After the U.S. Supreme Court's ruling striking down affirmative action admissions policies, law firms looking to foster diversity in hiring should view an applicant's Multistate Bar Examination score as the best metric of legal ability — over law school name or GPA, says attorney Alice Griffin.

  • Cos. Must Prepare For More ESG Scrutiny From All Sides

    Author Photo

    As businesses face challenges to their environmental, social and governance efforts and statements — both from those who find them inadequate, and from those who think they go too far — it is more important than ever to proceed with care in implementing and disclosing ESG initiatives, say attorneys at Skadden.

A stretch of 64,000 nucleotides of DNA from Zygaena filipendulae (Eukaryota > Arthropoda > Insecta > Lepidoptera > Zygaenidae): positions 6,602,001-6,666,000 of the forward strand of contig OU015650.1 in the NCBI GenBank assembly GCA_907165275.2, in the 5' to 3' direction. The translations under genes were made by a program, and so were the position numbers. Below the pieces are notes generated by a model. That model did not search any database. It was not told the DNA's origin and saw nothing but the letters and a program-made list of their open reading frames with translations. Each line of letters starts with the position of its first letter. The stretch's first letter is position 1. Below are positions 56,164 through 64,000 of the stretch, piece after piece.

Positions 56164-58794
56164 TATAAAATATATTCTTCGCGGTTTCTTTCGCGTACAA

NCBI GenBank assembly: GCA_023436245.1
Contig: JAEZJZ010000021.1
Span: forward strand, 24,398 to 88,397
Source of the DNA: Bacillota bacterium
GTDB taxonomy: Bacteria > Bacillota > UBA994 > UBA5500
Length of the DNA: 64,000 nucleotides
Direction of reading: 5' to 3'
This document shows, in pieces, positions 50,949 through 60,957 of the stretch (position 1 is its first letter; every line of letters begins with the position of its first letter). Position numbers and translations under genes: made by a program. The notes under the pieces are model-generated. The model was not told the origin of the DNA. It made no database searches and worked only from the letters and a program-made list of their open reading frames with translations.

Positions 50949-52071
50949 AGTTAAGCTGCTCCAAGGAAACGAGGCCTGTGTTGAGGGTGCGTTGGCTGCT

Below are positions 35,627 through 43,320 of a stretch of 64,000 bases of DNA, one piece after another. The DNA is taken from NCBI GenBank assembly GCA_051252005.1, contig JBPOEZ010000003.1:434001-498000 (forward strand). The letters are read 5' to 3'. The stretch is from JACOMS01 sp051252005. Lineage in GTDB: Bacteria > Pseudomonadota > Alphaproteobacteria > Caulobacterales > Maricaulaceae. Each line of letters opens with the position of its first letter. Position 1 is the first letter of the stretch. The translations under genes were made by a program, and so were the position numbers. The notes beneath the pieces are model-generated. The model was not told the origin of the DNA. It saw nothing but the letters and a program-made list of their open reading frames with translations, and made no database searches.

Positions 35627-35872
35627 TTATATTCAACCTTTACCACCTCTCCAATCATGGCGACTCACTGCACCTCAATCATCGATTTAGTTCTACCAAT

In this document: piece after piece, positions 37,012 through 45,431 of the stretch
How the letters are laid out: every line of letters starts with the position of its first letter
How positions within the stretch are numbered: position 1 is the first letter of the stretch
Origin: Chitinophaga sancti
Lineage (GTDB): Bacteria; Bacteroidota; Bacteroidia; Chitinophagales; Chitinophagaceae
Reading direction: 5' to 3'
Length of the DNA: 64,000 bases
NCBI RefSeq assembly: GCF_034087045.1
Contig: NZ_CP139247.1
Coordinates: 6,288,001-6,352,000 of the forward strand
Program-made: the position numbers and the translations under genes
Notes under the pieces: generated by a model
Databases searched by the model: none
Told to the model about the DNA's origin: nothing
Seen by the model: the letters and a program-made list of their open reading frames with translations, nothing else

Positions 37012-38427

• Recent Changes Mark A Key Moment For New York High Court

    Author Photo

    Recent developments in the New York Court of Appeals — from rapid turnover and increasing diversity, to a perception among some of growing politicization — mark an important turning point, and the court will continue to evolve in the coming year as it considers a number of important cases, say attorneys at Gibson Dunn.

  • Ghosting In BigLaw: How To Come Back From Lack Of Feedback

    Author Photo

    Junior associates can feel powerless when senior colleagues cut off contact instead of providing useful feedback, but young attorneys can get back on track by focusing on practical professional development and reexamining their career priorities, says Rachel Patterson at Orrick.

  • New NLRB Bench Book Is An Important Read For Practitioners